While Econsultancy cannot quite claim to have coined the term ‘digital transformation’ (I would probably give that accolade to Cap Gemini), we certainly helped popularise the term.

My presentation on Slideshare on Digital Transformation from 2013 attempted to define the term at the time.

Certainly we have been researching, writing about, consulting on, and helping deliver digital transformation for longer than most.

I describe digital transformation simply as the journey towards being a digital organisation where “digital” means two things: firstly, focusing on the customer experience irrespective of channel, and secondly, having a digital culture.

I believe the seven defining characteristics of a digital culture are:

  1. Customer-centric
  2. Data-driven
  3. Makers & Doers
  4. Transparent
  5. Collaborative
  6. Learning
  7. Agile

As part of this transformation journey most organisations follow a similar evolution of organisational structure.

Full details of this are given in Econsultancy’s recently updated Digital Marketing: Organisational Structures and Resourcing Best Practice Guide.

The graphic below outlines a typical five stage evolution towards true multi-channel customer-centricity. Each stage has a typical corresponding job title and organisational structure for digital.

My observation for 2016 is that most businesses are somewhere between stages two and four. We are entering the teenage years for digital transformation.

These are years of change, of experimentation, of pain, of growth, of tumult, of crises of self-identity, of commotion and instability.

We have already seen in my trends two and five above how the agency and consultancy worlds are colliding and blurring.

Apparently pretty much everyone these days offers ‘digital transformation’ services of some sort.

On the client side we will continue to see re-organisations, new job titles like Chief Digital Officer or Chief Customer Officer, new joint ventures, labs, innovation centres, start-up partnerships, accelerators and acquisitions in an attempt to kick start or accelerate their transformations.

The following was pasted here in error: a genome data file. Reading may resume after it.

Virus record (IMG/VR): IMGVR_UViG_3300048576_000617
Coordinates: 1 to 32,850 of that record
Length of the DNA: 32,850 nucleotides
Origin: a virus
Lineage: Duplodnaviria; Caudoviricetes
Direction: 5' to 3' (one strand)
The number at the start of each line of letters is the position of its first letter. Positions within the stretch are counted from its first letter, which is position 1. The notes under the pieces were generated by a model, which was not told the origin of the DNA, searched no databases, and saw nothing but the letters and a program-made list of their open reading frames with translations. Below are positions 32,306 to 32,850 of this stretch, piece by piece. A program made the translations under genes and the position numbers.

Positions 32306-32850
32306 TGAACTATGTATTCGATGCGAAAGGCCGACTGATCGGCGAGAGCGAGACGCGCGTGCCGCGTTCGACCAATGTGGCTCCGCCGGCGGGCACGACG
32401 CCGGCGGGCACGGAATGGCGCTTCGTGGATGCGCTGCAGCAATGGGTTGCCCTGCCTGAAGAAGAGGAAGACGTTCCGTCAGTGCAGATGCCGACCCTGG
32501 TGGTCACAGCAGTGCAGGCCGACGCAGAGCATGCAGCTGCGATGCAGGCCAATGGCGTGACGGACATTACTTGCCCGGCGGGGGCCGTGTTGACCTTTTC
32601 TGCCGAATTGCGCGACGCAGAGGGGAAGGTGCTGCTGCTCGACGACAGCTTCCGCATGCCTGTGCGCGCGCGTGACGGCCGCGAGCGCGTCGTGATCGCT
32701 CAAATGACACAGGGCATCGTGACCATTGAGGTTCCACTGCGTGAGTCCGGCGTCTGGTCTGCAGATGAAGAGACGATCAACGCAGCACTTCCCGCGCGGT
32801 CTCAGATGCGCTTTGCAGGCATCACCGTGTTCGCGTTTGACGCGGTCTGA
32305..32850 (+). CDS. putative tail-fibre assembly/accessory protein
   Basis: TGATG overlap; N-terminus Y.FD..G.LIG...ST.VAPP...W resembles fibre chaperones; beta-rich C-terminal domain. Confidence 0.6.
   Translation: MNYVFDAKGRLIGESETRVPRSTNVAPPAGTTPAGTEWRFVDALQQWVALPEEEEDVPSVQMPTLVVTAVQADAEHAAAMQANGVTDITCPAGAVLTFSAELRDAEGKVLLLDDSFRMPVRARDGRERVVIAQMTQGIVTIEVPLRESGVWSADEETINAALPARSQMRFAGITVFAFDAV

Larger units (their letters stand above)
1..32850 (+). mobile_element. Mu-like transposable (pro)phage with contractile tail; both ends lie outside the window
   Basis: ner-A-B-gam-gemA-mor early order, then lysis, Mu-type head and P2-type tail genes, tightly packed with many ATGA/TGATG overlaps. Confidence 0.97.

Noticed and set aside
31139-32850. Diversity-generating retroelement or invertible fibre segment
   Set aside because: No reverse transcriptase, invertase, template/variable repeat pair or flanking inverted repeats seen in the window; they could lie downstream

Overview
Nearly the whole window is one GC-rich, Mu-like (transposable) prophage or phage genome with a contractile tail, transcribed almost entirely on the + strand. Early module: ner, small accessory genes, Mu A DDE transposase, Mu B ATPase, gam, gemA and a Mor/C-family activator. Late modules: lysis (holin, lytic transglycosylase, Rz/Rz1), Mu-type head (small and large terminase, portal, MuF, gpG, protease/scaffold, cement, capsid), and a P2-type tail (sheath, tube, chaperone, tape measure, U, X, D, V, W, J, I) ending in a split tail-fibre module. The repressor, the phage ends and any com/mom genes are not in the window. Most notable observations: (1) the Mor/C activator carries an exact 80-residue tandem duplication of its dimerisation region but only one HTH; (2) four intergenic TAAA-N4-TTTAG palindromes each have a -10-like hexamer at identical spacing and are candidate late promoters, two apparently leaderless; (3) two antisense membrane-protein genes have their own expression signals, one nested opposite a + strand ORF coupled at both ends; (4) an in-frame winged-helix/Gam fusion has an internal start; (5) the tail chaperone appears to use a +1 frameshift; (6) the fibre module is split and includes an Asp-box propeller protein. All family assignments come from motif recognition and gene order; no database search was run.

2015 saw a number of examples of brands buying, or investing in, digital agencies and talent: Jaguar created a joint venture with agency Spark 44 to manage its global communications; Coty bought content agency Beamly; Unilever has its Foundry; Visa set up Europe Collab; Barclays has its Accelerator; the list goes on.

In the early years of digital transformation most businesses had digital in a silo.

This created obvious problems so the broad consensus was that actually digital needed to be embedded throughout the core business.

So the last years have seen efforts to ‘digitize’ the mothership and make digital part of the operating model and DNA of the whole business. It turns out this is not very easy either and has all sorts of challenges too: the biggest of which is a lack of speed.

One possible approach to address this problem, promoted by McKinsey, is a two-speed operating model for accelerating digital transformation.

Either this is somewhat of a bodge to avoid driving through difficult but necessary change, or it is a smart and realistic way to get where you want faster without dangerous levels of disruption.

Whichever it is, expect to see more struggles, at varying speeds, with digital transformation this year.